• With all due respect, the dreadful "brutalist" architectural style actually dates from Le Corbusier in the 1950s and it actually reached its nadir, IMO with some awful Washington DC govt. edifices most awfully the FBI headquarters in the 1970s, which everyone, including its employees hates (I live in the DC Metro area). Brutalism is, of course, now dead, dead, dead, not the least because it is grotesquely energy and environmentally inefficient.

    On another but related note, I got my PhD in England (aka DPhil in UK, which is a more logical way of stating it anyways) doing my research in the 1980s and I bought a 1974 Triumph Dolomite (used little old lady, low mileage). This is the period you are talking about. The car was a 4-door sedan, not the other kind of Triumph. It was a gem in exterior and interior period design with walnut dash and a great manual transmission. But the actual engine design was really bizarre and inefficient and I was living where petrol was seriously costly. So sad. British cars were great on style, especially in that period but poor on innovation and operation. I actually think the US is finally becoming a really automotive innovation center though I also personally believe various forms of mass transit is the future.

  • All that aside, the British should have been banned from car production and just about every other aspect of their sad legacy.

  • I don't see many US or Japanese cars from the mid-70s or early 80s on the road in the US. Those cars are really old. At a certain point, it just stops being worthwhile to fix old cars. They wear out, and it isn't some secret plan to sell new cars. You can probably make a car that lasts a century, but it would cost a lot more than the typical person who figures on a 50-75 year driving life to pay. Besides, new cars have advantages like better gas mileage, more reliable engines, sturdier bodies, safer construction, air conditioning and so on. It might be fun to tool around in a restored Ford Edsel and see who else gets the joke, but most people would rather just get where they are going.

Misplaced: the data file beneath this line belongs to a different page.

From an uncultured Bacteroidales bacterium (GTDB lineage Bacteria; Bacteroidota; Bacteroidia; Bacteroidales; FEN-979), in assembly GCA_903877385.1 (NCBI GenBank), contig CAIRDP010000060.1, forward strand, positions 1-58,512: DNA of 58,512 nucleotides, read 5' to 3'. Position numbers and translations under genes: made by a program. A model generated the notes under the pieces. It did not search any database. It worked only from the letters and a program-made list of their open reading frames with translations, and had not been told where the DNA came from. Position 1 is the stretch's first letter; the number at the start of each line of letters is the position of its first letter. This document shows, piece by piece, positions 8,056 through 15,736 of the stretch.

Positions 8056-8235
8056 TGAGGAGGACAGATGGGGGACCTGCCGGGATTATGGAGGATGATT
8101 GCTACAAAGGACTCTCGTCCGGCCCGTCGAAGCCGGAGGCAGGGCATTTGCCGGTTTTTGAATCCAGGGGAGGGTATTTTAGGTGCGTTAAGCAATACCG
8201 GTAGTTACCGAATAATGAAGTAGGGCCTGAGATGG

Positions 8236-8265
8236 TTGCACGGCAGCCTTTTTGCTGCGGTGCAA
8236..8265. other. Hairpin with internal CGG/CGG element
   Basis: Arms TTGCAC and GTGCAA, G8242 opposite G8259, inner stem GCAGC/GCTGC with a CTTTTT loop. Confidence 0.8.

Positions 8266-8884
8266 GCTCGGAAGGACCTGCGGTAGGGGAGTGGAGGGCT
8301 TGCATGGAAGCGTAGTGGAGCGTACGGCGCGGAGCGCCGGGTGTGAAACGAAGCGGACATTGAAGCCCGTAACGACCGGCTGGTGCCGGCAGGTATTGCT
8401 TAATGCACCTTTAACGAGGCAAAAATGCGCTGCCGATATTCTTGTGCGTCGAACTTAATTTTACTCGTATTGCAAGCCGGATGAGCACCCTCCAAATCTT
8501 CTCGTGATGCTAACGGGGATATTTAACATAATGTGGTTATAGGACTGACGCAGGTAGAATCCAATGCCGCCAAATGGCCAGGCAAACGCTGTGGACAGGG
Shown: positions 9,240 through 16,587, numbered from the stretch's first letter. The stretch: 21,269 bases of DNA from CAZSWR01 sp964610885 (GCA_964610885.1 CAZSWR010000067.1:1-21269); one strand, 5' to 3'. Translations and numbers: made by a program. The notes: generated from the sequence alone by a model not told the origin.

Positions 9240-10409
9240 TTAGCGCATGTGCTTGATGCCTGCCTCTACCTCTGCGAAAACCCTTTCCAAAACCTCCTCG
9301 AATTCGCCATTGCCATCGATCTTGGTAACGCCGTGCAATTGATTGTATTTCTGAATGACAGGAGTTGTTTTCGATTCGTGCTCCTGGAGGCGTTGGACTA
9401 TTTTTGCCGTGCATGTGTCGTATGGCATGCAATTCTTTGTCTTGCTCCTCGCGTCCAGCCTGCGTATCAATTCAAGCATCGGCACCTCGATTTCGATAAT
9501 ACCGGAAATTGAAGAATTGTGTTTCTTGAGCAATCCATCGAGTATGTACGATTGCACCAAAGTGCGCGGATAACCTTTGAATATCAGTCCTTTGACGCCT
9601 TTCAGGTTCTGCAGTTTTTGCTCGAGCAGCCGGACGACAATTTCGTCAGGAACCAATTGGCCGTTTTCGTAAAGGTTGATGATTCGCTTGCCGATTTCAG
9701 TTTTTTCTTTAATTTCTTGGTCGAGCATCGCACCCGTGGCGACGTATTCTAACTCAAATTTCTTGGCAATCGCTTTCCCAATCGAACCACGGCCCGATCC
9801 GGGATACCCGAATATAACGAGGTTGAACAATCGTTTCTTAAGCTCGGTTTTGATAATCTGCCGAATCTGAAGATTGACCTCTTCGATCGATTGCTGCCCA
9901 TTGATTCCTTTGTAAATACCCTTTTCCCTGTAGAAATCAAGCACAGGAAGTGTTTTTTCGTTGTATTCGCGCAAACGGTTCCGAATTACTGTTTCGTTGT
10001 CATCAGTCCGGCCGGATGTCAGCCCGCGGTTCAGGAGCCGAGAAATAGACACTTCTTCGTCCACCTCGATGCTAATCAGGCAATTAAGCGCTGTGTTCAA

All sorts of things go through this cycle. It starts out current. Then it gets old. Then it nearly vanishes. Then, the few survivors go up in value. When its a book, it gets labeled a classic if people are still reading it in 50 or 100 years, and even classics go out of style or get rediscovered. It's worse when there is technology involved, because new things often replace old things because they are objectively better or more cost effective.

    P.S. English cars did have a reputation for poor workmanship, but England was once a technology powerhouse. They owned telegraphy, radio and television. Their military was always way ahead, and not just their navy. English armor is still up there with the Israeli stuff. Hell, England invented the jet engine and the hovercraft. Even now, they have boffins like Dyson doing pretty cool stuff.

    P.P.S. Still, the jokes can be good. I once saw a vintage MG on the street with the bumper sticker: "All parts falling off of this vehicle are of the finest English workmanship."